After the Event Insurance – A factor that weighs against costs

In this recent hearing referenced as Clubine v. Paniagua, 2018 BCSC 1076 brought by the Defendant, the Plaintiff is faced with costs consequences for failing to accept what is deemed to be a “reasonable offer” proposed by the Defendant pursuant to Rule 9-1 of the BCSC Civil Rules.

The Defendant made several offers. The Plaintiff made one counter-offer.  The offers are noted:

Defendant          June 28, 2016                     $84,848. + costs and disbursements

Plaintiff                                                                $160,000. + advances

Defendant          July 12, 2016                       $94,848.32 + costs and disbursements

Trial Award         July 25, 2016                       $77,224.32

The Plaintiff did not beat the offer of July 12, 2016 at trial. The Defendant therefore seeks costs consequences against the Plaintiff pursuant to Rules 14-1 and 15-1 (15 to 17).

The Plaintiff had After the Event insurance “ATE”, which offers adverse cost protection to the Plaintiff. The policy of ATE insurance was a relevant factor and consideration that favoured the Defendant’s arguments for cost consequences to the Plaintiff.  In this case, the Court states that the Plaintiff ought to have accepted the offer made on July 12, 2016 in the sum of $94,848.32 + c&d pursuant to Rule 9-1 of the BCSC Civil Rules as it was deemed reasonable.  However, the Plaintiff failed to do so.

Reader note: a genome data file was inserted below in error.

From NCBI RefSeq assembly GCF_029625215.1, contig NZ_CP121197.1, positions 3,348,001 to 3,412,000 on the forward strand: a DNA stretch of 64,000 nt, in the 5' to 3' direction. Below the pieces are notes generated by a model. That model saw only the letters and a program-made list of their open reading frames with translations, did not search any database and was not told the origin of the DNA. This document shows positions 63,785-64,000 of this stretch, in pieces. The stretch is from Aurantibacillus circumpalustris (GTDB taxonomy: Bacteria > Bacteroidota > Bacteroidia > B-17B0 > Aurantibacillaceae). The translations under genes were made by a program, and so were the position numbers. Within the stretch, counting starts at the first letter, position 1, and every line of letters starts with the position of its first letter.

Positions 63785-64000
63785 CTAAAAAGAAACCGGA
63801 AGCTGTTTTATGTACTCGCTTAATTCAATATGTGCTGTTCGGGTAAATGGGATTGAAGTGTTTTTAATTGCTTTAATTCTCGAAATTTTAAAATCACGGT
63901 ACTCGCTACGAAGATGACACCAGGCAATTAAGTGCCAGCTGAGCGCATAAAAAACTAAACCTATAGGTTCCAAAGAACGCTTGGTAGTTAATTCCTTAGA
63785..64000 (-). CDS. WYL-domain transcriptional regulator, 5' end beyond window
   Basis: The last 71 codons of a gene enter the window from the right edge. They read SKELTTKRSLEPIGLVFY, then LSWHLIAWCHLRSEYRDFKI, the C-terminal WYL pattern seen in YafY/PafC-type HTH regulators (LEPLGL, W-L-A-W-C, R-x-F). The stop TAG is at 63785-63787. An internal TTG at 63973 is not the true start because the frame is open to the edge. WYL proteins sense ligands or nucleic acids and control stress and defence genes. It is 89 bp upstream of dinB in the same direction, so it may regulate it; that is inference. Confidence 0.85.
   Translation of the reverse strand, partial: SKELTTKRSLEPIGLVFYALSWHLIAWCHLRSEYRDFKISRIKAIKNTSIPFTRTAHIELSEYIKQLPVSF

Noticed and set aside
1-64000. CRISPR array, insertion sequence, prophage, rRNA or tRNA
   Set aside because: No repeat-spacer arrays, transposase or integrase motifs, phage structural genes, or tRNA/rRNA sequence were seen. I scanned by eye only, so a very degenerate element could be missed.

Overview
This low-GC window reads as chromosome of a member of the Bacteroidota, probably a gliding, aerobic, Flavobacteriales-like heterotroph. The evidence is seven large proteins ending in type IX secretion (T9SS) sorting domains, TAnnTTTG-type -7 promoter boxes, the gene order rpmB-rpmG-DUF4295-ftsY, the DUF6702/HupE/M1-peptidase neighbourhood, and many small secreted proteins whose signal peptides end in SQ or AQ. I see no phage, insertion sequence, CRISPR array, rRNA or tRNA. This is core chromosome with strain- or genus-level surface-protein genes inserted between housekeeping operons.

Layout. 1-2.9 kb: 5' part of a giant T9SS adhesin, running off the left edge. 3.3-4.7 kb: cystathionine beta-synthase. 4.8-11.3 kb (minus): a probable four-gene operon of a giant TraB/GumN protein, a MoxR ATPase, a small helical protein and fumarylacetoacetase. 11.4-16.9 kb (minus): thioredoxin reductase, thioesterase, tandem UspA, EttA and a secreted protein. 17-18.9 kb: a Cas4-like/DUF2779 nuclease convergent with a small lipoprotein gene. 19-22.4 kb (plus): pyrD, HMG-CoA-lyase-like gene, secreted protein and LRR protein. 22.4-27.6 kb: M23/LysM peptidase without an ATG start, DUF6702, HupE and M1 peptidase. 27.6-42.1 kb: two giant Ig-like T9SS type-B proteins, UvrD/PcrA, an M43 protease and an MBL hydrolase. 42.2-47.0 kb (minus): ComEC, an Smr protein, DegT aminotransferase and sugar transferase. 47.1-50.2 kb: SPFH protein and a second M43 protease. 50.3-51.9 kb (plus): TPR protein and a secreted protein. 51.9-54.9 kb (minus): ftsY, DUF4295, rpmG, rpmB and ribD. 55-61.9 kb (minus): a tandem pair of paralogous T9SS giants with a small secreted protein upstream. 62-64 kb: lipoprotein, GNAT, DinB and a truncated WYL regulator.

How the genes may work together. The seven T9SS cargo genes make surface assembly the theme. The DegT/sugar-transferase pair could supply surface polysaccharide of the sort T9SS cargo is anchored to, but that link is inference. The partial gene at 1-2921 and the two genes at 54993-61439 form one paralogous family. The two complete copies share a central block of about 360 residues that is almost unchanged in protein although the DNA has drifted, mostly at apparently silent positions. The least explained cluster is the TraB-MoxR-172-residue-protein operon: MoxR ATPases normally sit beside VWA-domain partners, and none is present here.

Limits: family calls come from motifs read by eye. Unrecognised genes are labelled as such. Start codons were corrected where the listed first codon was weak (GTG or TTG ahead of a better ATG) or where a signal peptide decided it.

A relevant factor the court placed weight on in ordering costs post trial against the Plaintiff was the ATE insurance policy. The Court agreed with the Defendant’s arguments, which are enumerated below:

  1. The ATE insurance undermines the intent of the offer to settle rule;
  2. It allows the Plaintiff to avoid the punitive costs consequences of the rule;
  3. It puts the Plaintiff in a position of comfort to ignore reasonable offers to settle;
  4. Puts a Plaintiff in a position of comfort, with impunity, to take a risk and proceed to trial.

The Court states:

“The winnowing function of the costs rules is obviated by ATE insurance; doubtful cases can proceed through litigation without risk of adverse costs consequences. I conclude in this case that this insurance had such an effect. The ATE insurance in this case strongly weighs in favour of the defendant’s costs application.


“The Defendant made reasonable efforts to settle this matter. The Plaintiff’s failure to accept the reasonable offer to settle should have costs consequences.  The ATE insurance held by the Plaintiff is a factor that further weighs against costs following the event in these circumstances.

The offer was open to the eve of trial, July 22, 2016. In these circumstances the Plaintiff is entitled to only his pre-trial costs of $6,500. plus disbursements. The Defendant’s application is granted and she is entitled to the costs and disbursements of the trial.”

The Rules relied on:

Rule 9-1

Rule 14-1 (1)(f)

Rule 15-1 (15 to 17) – for offers less than $100,000.


The Case Law:

Johal v. Radek, 2016 BCSC 1170

Loft v. Nat, 2014 BCCA 108

Hartshorne v. Hartshorne, 2011 BCCA 29

(A.E. v. D.W.J. 2009 BCSC 505 CanLII, 91 BCLR (4th) 372 citing

MacKenzie v. Brooks, 1999 BCCA 623

Skidmore v. Blackmore, 1995 CanLII 1537 (BC CA)

Radke v. Parry, 2008 BCSC 1397

Houweling Nurseries Ltd. v. Fisons Western Corp. 1988 CanLII  186 (BC CA)

Bedwell v. McGill, 2008 BCCA 526, 86 BCLR (4th) 343

Catalyst Paper Corporation v. Companhia de Navegacao Norsul, 2009 BCCA 16, 88 BCLR (4th) 17

Wafler v. Trinh, 2014 BCCA 95

Evans v. Jensen, 2011 BCCA 279

C.P. v. RBC Life Insurance Company, 2015 BCCA 30

Bailey v. Jane, 2008 BCSC 1372

Arnold v. Cartwright Estates, 2008 BCSC 1575

Smith v. Tedford, 2010 BCCA 302

Mazur v. Lucas, 2011 BCSC 1685


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